EPA: Test of unity as Kenya breaks away

Monday January 28 2019

Kenya’s Henry Rotich (centre) in a past meeting with EU officials.

Kenya’s Henry Rotich (centre) in a past meeting with EU officials. The EPA's signing and ratification has stalled since October 2016. FILE PHOTO | NMG 

JAMES ANYANZWA
By JAMES ANYANZWA
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Kenya hopes to marshal support for its ambitious plan to trade with Europe during the East African Community heads of state scheduled for February 1, in Arusha, after efforts to get its partners to sign and ratify the Economic Partnership Agreement with the European Union bore little fruit.

The EPA, whose signing and ratification has stalled since October 2016, allows duty-free, quota-free access of EAC products to the European market.

Kenya, the region’s biggest exporter to the European market, has been allowed temporary access to the European market under special arrangements after Tanzania, Uganda and Burundi failed to sign and ratify the agreement citing various country-specific concerns.

The pact requires all EAC countries to sign and ratify for it to take effect, but only Kenya has signed and ratified while Rwanda has signed but not ratified.

As a result, Kenya is asking that EAC partner states adopt the variable geometry, a move that would be viewed as counter to regional integration.

The Principle of Variable Geometry allows member countries to enforce the trade agreement with the EU as individuals rather than a bloc, implying that Kenyan products will start accessing the EU market under EPA.

Differences

The EU has asked the EAC partner states to iron out their differences and agree on the way forward on the trade agreement.

“The next EAC Summit in 2019 is expected to discuss the EPA issue and the way forward,” the EU said in its latest EPA update report dated November 2018.

The EastAfrican has learnt that Kenya is planning to table a proposal before the EAC Council of Ministers on January 30, seeking to be allowed to enforce its own trade agreement with the EU as other partner states sort out their own issues.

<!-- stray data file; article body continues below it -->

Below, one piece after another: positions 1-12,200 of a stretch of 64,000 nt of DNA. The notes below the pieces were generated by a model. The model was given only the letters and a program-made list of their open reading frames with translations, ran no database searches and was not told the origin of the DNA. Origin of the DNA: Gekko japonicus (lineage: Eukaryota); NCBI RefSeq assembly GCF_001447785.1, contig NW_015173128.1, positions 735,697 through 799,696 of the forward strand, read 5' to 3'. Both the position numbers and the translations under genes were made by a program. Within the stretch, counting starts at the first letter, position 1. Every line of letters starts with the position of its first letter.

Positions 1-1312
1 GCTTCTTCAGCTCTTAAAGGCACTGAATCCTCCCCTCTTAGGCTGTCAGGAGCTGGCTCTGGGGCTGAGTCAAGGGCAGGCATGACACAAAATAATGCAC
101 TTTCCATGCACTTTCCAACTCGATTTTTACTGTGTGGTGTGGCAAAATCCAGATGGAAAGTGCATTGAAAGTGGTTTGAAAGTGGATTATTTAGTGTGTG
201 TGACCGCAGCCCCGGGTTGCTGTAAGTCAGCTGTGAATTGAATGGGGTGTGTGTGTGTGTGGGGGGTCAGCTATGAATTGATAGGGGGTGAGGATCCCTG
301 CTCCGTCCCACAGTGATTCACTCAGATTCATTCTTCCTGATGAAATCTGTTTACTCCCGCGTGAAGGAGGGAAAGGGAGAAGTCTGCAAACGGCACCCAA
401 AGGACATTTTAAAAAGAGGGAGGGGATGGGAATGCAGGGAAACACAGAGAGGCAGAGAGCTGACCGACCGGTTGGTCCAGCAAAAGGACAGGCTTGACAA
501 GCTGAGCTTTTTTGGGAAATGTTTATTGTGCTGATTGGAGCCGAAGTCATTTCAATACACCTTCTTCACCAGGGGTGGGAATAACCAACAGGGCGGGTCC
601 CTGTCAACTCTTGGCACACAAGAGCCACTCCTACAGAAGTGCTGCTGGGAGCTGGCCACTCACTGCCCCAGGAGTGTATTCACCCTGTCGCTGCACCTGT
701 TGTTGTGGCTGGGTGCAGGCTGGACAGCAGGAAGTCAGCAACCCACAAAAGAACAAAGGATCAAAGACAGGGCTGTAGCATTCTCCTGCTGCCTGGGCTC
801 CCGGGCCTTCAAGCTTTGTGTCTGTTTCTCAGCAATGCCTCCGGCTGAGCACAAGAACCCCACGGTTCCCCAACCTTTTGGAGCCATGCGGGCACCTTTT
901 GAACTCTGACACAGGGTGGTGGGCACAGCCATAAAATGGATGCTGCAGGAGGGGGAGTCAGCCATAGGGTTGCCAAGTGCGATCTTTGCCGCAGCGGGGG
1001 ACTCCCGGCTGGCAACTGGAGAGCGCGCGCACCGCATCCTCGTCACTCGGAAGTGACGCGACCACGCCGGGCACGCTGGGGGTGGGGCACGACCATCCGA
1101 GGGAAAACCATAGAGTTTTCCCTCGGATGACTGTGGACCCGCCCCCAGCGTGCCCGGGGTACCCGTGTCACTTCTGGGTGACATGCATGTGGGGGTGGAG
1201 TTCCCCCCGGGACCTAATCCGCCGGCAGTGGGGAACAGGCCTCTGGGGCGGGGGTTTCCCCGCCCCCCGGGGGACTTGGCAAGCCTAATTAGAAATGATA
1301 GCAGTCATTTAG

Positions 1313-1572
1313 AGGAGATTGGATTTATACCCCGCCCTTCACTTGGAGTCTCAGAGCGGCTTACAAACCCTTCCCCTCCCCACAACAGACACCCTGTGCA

If Kenya’s proposal on variable geometry is adopted by the ministers, it will be forwarded to the heads of state for review and final decision.

Kenya's Principal Secretary in the Department of Trade Dr Chris Kiptoo confirmed to this paper that the country has settled for the principle of variable geometry but the proposal has to get the backing of all the EAC member states.

“We have already signed and ratified this agreement. We don’t have any problem. If the other countries have issues then I think the principle of variable geometry should apply so that those who are ready can sign and proceed but the proposal has to be endorsed by all member countries,” said Mr Kiptoo.

The EastAfrican has learnt that some of the regional partners are of the view that such a move will compromise the principle of solidarity that binds EAC member states together.

It is understood that Uganda, which has expressed interest to sign the agreement, is keen on the principle of solidarity, which requires all countries to sign and act as one.

It is also feared that signing the pact as individual countries would weaken the region’s rules of origin principle and give rise to partner states operating on different trading regimes, compromising efforts towards regional integration.

EAC’s commitment to the EPA has however come into sharp focus after it emerged that Kenya has won a timeless access to the EU market under the Market Access Regulations.

On the other hand, Uganda, Rwanda, Burundi and Tanzania, which are considered least developed countries, continue having duty-free and quota-free access to the EU under the Everything but Arms arrangement.

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